Farm leaders, politicians respond to WTO talks collapse

Following the collapse of WTO negotiations earlier this week, Canadian farm leaders and politicians have largely reinforced their previous positions.

Trade minister Michael Fortier was quick to say trade remains at the top of the government agenda, despite the fact that Canada was the lone holdout on some measures around supply-managed agricultural commodities.

“Canada is a trading nation, and the growth and prosperity of our manufacturers, service providers and agricultural producers are improved by access to new markets,” stated Fortier.

“We are disappointed with the breakdown in the negotiations, but the WTO remains important to Canada. Despite the impasse, we will continue to press for new trade opportunities, through bilateral agreements and renewed efforts at the multilateral level, to continue to build the strong Canadian economy.”

The industry-led group the Canadian Agri-Food Trade Alliance (CAFTA), which includes largely export-dependent groups such as livestock groups, grain companies and grain and oilseed commodity associations, was perhaps the most vocal in it’s reaction in a media release, saying the organization was “bitterly disappointed” in a prepared release.

The group also said the dead deal, “… will cost Canadian agricultural exporters close to $10 million per day in lost potential sales.”

“Bilateral agreements are a poor substitute for a WTO trade agreement,” said Darcy Davis, President of CAFTA. “Bilateral agreements don’t address domestic support payments and export subsidies, the real culprits robbing Canadian farmers of potential export markets.”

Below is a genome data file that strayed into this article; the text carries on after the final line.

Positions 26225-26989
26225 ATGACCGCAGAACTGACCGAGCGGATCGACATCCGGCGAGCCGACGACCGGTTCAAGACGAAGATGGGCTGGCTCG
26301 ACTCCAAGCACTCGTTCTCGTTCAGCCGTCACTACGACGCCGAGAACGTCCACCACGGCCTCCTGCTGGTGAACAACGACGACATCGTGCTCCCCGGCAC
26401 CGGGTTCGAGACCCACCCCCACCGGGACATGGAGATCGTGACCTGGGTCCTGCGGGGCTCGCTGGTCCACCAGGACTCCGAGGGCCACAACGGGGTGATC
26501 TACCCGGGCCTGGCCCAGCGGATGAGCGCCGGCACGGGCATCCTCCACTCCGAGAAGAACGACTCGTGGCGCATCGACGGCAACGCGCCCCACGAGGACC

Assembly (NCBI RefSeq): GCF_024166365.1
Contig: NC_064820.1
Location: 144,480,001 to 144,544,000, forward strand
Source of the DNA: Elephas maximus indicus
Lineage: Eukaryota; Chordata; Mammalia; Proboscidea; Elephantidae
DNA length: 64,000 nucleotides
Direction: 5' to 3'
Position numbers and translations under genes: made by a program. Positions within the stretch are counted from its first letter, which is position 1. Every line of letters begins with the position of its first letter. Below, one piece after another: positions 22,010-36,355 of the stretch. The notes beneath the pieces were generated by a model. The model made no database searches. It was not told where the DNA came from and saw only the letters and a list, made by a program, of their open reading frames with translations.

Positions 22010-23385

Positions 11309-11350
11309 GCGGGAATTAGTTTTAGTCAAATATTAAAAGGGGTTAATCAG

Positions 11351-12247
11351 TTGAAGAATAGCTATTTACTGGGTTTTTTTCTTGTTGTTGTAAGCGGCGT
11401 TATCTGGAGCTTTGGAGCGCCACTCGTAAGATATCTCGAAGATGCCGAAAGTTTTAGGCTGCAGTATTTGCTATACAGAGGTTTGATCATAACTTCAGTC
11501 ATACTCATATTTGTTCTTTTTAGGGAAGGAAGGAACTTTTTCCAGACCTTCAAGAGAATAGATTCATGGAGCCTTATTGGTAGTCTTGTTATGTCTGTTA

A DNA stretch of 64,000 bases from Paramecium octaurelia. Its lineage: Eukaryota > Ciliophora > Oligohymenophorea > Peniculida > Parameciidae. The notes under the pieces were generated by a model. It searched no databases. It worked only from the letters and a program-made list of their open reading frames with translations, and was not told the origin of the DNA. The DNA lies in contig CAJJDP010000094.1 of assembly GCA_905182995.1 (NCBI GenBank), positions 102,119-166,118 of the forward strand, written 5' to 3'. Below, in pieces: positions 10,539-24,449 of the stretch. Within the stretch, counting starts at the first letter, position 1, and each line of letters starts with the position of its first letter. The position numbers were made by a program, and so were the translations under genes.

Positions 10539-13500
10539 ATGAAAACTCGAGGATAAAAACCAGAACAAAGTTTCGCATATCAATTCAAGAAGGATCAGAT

“Canada is a trade-dependent nation, and the collapse of these talks is bad for all Canadian exporters at a time when the strength of the Canadian dollar has already seriously negatively impacted our ability to trade.”

On the other side of the debate the supply managed commodity groups were nervously eyeing the negotiations. They’ve been noticeably silent following the collapse of the talks, but issued a number of communiqués in the lead-up to the break. The Chicken Farmers of Canada were typical of the sectors’ responses:

“…the representatives of Canada’s dairy, poultry and egg producers [are] extremely concerned that the issues critical to the maintenance of supply management are not being captured,” the group said in a comment from July 26.

Meanwhile the Canadian Federation of Agriculture (CFA) expressed muted “… disappoint[ment]with today’s announcement by World Trade Organization (WTO) Director General Pascal Lamy that the Doha Round negotiations have effectively collapsed because of a failure to move forward on agriculture talks.”

Because the CFA represents both supply-managed and open-market producers it is frequently in a difficult position when trade talks are at the top of the agenda.

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